"I love this wine. Fragrant lifted cherry fruit aromas lead into a beautifully balanced palate of morello cherry, fennel seed and savoury, spicy notes. Fine, supple, sophisticated tannins round off the very long palate. Will cellar for well over a decade. 2015 is a superb year in Piedmont and it shows in this wine that the Monchiero family calls 'baby Barolo'. Great value."  Nick Munday, Canterbury Wines - 95 points and Special Value Wine   

"A very good vintage in Piedmont, is 2015. This producer is based in Castiglione Falletto. Lovely perfume here, a bit of liquorice root and potpourri, red fruits mainly. Medium to full bodied, fresh and red fruited, plenty of open-weave grainy tannin with a fine sandy grip on the long finish. Good now, though I suspect it has a little bit more to offer. Drink: 2017-2027+."  Gary Walsh, The Wine Front – 92+ points


Special Value Wine – Canterbury Wines  

Piedmont Nebbiolo

The Piedmont wine region is located in the north-west corner of Italy. The name Piemonte means "at the foot of the mountains", the mountains in this case being the Alps. Piedmont is just Italy’s seventh largest wine region, but what it lacks in quantity it makes up for in quality.

Piedmont is famous for its Nebbiolo wines. Nebbiolo, the most exalted wine variety of Piedmont, gets its name from the Italian word for 'fog', nebbia. During harvest, which generally takes place late in October, a deep, intense fog sets into the Langhe region where the Nebbiolo vineyards are located. The Nebbiolo heartland is the tiny Barolo production zone, a cluster of fog-prone hills around the village of the same name.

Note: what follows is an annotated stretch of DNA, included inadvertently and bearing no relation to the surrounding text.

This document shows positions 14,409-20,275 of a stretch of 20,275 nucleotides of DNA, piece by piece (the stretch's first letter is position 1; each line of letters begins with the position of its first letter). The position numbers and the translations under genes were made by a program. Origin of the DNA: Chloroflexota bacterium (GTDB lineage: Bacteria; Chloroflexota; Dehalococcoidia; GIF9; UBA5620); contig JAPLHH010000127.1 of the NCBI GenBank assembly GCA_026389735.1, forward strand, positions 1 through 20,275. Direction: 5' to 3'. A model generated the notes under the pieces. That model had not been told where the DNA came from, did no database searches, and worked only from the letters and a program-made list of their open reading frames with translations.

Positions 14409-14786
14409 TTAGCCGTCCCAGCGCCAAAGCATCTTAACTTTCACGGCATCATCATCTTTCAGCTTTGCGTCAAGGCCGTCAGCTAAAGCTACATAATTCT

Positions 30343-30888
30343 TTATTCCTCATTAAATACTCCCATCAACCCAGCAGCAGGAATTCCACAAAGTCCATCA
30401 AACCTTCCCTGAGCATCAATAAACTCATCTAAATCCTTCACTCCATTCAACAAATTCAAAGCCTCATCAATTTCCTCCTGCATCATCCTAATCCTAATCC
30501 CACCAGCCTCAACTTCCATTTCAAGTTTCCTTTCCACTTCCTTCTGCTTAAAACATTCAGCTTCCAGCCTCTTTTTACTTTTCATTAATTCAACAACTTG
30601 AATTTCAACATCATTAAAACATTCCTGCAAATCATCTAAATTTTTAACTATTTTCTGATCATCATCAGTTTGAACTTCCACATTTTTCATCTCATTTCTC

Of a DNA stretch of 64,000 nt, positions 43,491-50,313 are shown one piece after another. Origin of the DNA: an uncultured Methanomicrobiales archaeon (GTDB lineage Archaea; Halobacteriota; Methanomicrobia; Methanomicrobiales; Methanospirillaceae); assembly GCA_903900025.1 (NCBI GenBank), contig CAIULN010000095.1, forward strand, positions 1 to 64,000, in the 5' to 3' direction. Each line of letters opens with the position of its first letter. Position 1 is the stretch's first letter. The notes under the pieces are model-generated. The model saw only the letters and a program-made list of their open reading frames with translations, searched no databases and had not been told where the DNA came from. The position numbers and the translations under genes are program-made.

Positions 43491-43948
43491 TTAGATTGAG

Nebbiolo is early-budding, but also late-ripening. It needs good weather and lots of sunlight to achieve full ripeness, which is why the best vineyards for growing Nebbiolo are located on hillsides that are exposed to plenty of sunlight. Hence the suitability of the slopes of the Langhe hills near the town of Alba. Nebbiolo is only planted on the hills at an altitude above 250m, as fog hangs over lower vineyards for large parts of the day and there is no chance of making decent wine from this late-ripening variety if it is not exposed to maximum sunshine. The lower vineyards are generally planted with Barbera or Dolcetto.

Soil types also play a crucial role. Nebbiolo thrives on calcareous marl, a lime-rich mudstone that is found on the right bank of the Tanaro River, home to the famous appellations Barolo and Barbaresco. Nebbiolo grapes grown on other soil types tend to make wines that are not as aromatic and elegant.